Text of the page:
While she was still studying law, she began attending the Jyoti case court hearings. She felt that she had to support Jyoti and her family as they sought justice. Seema joined the legal team which secured, in 2020 the execution of the death penalty verdict against the attackers.
After the Supreme Court confirmed that both men were to be hanged at last minute, Seema ran right to Asha’s home and kneeled before Jyoti, telling her she had kept her word. She then broke down in grief and relief.
She says, “The entire country was looking at it and it was crucial that the rapists were executed.”
In part, the decision to place the death penalty in heinous cases rape or gang rape in 2013 was a populist move by the government. Protests had grown throughout the country due to the belief that most rape is committed by unemployed, illiterate and poor strangers.
The six men accused of Nirbhaya’s gang rape, murder and homicide fit this profile. However statistics prove that people who are not familiar with the case don’t present the greatest threat.
According to Indian crime statistics, more than 95% of all cases of rape involve attackers who are family members, close friends and coworkers.
Pankaj, not his real name, was one of the victims in such an attack. His 13-year old sister was murdered and raped on their farm.
Pankaj was the one who discovered her body. Pankaj found her body after she cut the young girl’s bloody tunic. She had also been repeatedly knifed and had had a bamboo stick pierced into her neck.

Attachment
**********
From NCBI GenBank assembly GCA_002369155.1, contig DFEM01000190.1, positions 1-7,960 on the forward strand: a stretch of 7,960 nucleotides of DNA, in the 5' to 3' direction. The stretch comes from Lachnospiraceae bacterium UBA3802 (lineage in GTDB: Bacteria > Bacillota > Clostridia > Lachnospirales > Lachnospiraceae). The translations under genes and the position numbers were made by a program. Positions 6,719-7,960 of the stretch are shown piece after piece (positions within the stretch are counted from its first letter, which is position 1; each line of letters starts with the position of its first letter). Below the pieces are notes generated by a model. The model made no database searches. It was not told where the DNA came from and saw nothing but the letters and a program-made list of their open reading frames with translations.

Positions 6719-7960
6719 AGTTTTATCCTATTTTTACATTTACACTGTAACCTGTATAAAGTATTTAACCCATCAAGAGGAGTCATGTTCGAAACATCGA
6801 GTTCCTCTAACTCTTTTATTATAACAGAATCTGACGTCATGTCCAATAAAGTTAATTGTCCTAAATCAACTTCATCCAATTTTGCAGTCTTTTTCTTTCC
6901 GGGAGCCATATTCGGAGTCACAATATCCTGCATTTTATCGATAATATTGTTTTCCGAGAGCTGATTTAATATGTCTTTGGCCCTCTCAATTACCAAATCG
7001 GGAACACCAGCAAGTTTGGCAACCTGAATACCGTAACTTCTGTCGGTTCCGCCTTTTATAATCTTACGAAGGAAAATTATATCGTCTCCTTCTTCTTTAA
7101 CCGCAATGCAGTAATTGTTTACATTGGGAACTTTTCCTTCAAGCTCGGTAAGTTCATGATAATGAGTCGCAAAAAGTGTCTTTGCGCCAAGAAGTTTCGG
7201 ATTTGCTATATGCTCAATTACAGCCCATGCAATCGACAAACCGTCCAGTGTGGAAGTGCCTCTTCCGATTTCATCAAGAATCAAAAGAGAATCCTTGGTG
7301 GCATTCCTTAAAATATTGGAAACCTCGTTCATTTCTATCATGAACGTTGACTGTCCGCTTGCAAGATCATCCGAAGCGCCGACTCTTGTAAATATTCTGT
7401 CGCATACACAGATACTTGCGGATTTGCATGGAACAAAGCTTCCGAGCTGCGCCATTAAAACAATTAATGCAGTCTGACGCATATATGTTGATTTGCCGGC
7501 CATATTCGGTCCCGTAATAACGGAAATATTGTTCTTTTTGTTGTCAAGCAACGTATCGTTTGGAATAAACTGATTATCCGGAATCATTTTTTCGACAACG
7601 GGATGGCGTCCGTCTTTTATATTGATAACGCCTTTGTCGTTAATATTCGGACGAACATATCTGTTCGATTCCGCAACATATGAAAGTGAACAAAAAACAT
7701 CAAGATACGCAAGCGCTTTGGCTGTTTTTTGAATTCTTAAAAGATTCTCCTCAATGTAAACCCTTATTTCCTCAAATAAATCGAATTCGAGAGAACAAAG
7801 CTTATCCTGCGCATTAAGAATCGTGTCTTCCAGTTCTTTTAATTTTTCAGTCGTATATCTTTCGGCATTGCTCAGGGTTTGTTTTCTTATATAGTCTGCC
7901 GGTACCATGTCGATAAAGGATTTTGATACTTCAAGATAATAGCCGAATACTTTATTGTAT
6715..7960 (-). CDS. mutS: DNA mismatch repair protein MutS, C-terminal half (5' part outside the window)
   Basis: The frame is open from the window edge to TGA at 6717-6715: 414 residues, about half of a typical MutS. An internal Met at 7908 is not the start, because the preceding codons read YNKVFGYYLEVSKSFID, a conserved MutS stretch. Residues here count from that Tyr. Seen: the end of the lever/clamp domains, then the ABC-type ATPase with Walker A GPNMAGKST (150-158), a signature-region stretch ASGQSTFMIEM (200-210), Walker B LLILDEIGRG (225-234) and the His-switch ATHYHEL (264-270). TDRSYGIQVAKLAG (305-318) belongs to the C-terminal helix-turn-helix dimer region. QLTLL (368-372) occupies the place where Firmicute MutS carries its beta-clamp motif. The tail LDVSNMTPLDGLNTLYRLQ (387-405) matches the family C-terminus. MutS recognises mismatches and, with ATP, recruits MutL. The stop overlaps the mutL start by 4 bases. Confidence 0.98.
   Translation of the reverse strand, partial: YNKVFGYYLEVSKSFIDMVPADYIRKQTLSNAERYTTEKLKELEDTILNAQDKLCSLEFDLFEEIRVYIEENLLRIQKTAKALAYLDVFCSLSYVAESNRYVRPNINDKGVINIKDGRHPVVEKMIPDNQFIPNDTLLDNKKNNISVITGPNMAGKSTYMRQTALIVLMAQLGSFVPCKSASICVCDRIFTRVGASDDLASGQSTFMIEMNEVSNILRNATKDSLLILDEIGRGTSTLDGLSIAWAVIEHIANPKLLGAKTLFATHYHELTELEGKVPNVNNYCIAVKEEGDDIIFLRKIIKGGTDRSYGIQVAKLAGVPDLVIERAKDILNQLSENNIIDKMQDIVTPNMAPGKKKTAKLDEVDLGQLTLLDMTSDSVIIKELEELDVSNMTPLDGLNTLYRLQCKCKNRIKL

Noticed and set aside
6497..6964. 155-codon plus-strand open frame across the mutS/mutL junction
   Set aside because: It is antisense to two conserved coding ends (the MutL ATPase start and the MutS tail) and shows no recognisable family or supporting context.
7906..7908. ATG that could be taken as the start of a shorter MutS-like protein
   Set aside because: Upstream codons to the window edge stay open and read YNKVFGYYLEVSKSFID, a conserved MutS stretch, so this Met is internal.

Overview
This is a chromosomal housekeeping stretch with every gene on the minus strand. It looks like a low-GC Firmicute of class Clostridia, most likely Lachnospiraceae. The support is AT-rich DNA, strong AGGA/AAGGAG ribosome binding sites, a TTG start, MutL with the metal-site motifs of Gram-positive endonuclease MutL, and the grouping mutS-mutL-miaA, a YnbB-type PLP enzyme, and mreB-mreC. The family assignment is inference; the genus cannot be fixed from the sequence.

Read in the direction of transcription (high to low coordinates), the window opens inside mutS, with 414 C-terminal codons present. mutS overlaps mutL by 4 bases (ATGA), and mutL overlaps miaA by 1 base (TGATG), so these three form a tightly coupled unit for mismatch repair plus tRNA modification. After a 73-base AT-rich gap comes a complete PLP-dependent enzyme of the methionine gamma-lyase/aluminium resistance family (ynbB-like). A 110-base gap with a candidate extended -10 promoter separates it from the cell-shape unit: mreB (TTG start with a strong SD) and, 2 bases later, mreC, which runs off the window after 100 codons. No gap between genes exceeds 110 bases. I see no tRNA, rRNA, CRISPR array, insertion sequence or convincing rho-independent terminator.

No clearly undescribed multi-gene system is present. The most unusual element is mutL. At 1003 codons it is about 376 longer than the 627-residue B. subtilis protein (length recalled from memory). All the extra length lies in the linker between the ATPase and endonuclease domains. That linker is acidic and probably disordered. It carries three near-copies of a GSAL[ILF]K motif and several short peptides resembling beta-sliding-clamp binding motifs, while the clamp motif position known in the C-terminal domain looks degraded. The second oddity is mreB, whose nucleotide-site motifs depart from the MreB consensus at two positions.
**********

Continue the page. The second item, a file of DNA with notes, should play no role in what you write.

Pankaj attacked Pankaj’s sister the summer after Jyoti had been raped. It was equally brutal. Pankaj felt that it was vital I saw the full extent of violence so he gave me photos taken right after the attack. These pictures will be etched in my memory forever.
The incident occurred in an isolated village, in eastern India’s most poorest state, not far from the capital. It was reported only in local newspapers.
Pankaj said to me, as he sat with me in his tiny mudhouse, “Her story never got out. There was no outrage. No calls for justice.” “All that I felt was fear for the men who might be so cruel.”
Fear was followed by shock. Contrary to Jyoti who was attacked and killed by strangers. All four of those arrested in the case against his sister were well-known to him, which includes a neighbor and a teacher who taught her after school.
Pankaj said that he believed the police had misunderstood the situation when they arrested the teacher. A guru has a sacred relationship with his disciple.
“I believed it only when he confessed to the crime, and helped me recover the knife that was used in the attack,”